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Argentine President-elect Alberto Fernandez is preparing to task the country’s central bank with trying to boost the crisis-torn economy through a weak exchange rate, according to two people with direct knowledge of the strategy.
Fernandez takes office on Dec. 10 having promised voters he will revive the economy from its slump. He now intends to make the central bank a centerpiece for that strategy, taking advantage of the fact that it’s not legally independent from the government.
Under the plan, Fernandez will ask the central bank to actively intervene to curb the peso’s value to avoid appreciation cycles such as the ones that helped generate large trade deficits in the past, the people said.
A weaker currency will spur exports, the theory goes, helping to close a current account gap that many economists consider the root cause of Argentina’s repeated episodes of financial turmoil. The deficit is estimated to be 1.8% of gross domestic product this year after reaching more than 6% in the third quarter of 2018.
“The central bank must control the currency market,” Matias Kulfas, one of Fernandez’s economic advisers, said in a recent speech.
Argentina’s real exchange rate, the value of the peso measured against a basket of international currencies, is above the average of the past eight years, signaling the country’s improved competitiveness with its main trade partners. That’s a level that the incoming administration would like to sustain with this policy, the people said.
Although the peso-dollar exchange rate wouldn’t be fixed, it would be what’s called a “dirty” float, with the central bank gradually buying dollars to put more pesos in circulation, thereby weakening the currency, according to the people. These dollar purchases would coexist with some form of capital controls similar to the measures currently in place, which don’t allow Argentines to buy more than $200 in greenback per month.
The incoming administration believes that a weak exchange rate would help eventually boost exports by about $20 billion per year and create foundations for sustained growth, according to the two people consulted.
A spokesman for the president-elect didn’t provide a comment for this story.
Other elements of Fernandez’s plan for the central bank include replacing President Guido Sandleris and a yet-to-be defined pact involving salaries and pensions with labor unions and businesses to contain inflation and offset the risks of a weaker exchange rate. Another aim would be to cut the benchmark interest rate from 63%, the highest in the world.
Miguel Pesce would be the new head of the central bank under Fernandez, according to the Buenos Aires-based newspaper Clarin.
The plan nevertheless risks further repelling investors already worried that Fernandez’s team will undo the pro-market stance of incumbent Mauricio Macri. The economy faces a third year of contraction in 2020. Argentine dollar bonds due in 2028 now fetch as little as to 36 cents on the dollar and an International Monetary Fund aid package is in jeopardy.
Fernandez’s team will also seek to ensure the central bank improves the access of households to credit and imposes tougher financial regulation, the people said.
READ MORE: Debt Relief, Social Pact Key to Fernandez’s Plans for Argentina
Other details of the central bank priorities under Fernandez, according to the people consulted:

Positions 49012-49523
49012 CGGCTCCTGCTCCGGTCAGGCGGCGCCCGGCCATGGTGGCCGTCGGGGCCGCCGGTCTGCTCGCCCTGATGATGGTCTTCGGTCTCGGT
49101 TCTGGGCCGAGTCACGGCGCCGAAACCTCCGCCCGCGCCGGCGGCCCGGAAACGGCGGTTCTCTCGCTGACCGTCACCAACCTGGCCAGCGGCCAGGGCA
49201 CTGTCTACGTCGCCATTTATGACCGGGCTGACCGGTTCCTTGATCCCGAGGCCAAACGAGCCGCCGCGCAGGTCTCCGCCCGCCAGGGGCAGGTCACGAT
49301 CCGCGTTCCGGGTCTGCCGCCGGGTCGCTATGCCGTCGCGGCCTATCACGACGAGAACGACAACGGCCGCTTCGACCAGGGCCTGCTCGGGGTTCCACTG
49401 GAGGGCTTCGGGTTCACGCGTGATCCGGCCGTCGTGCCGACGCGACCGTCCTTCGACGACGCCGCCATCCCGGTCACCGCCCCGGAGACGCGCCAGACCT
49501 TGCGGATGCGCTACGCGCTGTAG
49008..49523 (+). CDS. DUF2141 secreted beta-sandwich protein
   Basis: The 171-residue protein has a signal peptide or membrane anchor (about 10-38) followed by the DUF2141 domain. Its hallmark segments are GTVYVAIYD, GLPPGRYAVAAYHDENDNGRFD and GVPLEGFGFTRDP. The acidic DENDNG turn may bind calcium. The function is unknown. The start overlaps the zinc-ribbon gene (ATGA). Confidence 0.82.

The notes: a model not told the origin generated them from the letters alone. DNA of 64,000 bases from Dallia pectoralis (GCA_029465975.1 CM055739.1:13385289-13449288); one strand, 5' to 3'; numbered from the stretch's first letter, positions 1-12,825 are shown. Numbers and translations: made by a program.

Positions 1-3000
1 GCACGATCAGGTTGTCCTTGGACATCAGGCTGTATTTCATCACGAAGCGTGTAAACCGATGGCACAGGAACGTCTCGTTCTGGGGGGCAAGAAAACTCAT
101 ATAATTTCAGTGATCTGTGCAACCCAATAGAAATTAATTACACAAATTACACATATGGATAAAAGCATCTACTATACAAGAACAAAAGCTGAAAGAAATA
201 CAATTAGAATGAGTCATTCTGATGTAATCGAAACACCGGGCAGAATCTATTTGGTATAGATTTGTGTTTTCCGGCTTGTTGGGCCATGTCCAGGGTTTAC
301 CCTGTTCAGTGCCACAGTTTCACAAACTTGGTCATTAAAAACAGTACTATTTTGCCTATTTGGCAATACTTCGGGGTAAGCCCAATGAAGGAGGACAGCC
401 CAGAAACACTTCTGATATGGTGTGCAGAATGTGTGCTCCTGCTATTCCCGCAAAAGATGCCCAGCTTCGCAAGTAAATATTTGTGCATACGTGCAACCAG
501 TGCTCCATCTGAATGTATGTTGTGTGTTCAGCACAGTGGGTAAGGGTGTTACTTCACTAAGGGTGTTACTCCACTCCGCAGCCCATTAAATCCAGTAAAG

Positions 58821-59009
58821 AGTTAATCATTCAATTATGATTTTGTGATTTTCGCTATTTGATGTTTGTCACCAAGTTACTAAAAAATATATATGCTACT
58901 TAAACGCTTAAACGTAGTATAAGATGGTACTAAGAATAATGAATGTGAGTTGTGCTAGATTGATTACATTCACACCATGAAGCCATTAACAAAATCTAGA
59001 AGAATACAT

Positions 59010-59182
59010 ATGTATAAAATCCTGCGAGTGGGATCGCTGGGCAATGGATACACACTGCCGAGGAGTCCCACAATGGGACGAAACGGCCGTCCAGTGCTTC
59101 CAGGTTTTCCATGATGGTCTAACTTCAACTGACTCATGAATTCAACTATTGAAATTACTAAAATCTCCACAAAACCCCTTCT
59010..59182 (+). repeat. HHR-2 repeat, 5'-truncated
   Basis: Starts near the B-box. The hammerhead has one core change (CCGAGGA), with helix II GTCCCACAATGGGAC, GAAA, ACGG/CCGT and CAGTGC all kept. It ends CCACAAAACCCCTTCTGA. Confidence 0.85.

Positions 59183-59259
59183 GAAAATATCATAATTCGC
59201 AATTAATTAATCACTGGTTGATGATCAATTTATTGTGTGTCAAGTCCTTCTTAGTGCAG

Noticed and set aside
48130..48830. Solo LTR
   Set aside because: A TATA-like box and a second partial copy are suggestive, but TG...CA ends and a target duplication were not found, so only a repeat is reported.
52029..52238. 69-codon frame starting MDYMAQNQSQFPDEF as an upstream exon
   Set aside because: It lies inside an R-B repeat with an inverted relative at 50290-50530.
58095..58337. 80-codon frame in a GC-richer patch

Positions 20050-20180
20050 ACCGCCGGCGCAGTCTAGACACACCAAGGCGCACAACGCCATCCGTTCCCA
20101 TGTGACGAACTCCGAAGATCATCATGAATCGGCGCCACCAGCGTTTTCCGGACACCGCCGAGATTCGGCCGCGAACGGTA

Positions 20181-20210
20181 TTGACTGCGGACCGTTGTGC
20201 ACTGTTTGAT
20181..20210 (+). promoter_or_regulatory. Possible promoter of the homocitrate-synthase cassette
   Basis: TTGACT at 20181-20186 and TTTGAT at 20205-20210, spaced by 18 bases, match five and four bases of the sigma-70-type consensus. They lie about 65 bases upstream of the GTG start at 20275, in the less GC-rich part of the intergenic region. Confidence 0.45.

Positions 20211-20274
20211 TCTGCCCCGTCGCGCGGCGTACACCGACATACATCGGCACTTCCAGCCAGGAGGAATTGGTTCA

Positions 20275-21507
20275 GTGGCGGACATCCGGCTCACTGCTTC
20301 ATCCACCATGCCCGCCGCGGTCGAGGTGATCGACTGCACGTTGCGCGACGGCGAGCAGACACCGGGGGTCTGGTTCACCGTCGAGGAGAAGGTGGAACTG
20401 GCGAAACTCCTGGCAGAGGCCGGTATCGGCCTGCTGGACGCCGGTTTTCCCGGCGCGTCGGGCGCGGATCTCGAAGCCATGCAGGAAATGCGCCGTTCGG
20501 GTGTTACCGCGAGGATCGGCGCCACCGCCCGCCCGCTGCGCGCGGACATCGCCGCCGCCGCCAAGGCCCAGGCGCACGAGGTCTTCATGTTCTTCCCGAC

A New Monetary Goal
The incoming administration is considering a new monetary policy target in which the central bank would focus on the monetary aggregates known as M1 or M2. The first tracks the amount of money in circulation and in public and private checking accounts. The latter follows everything in M1, plus public and private savings accounts. Right now, the central bank focuses on the monetary base, which is the amount of money in circulation. Monetary expansion could be around 35% annually, one of the persons said.
If inflation starts to recede, the central bank could reduce the policy rate and the stock of local, short-term notes called Leliqs, currently used to set the main rate. The advisers say that the key rate won’t be negative in real terms, meaning it would stay above the rate of inflation, currently at 53% in annual terms. The central bank will prefer to absorb pesos by forcing commercial banks to hold more cash in reserve requirements instead of issuing Leliq notes, two people said.
The proposal among people close to Fernandez is to expand credit in the economy by lowering interest rates. While they may increase banks’ reserve requirements, Fernandez’s central bank leaders could also maintain current levels for banks that offer loans to businesses at low rates. Those loans would likely be at real negative interest rates, of around 45% to 55% annually in pesos.
Banks Under the Spotlight
The central bank will seek to boost its control over the financial system, one person said. Fernandez’s team is studying changes to banking regulation so that they can continue financing companies with poor credit profiles. Fernandez’s policies will likely be similar to those implemented under from 2003 to 2011 during the Kirchner governments. These included a rule mandating that a 30% cash deposit be applied to dollar inflows, and an obligation that agricultural exporters sell the dollar proceeds of their grain sales in the FX market within 120 days.
To contact the reporters on this story: Ignacio Olivera Doll in Buenos Aires at firstname.lastname@example.org;Patrick Gillespie in Buenos Aires at email@example.com
To contact the editors responsible for this story: Juan Pablo Spinetto at firstname.lastname@example.org, Daniel Cancel, Carolina Millan
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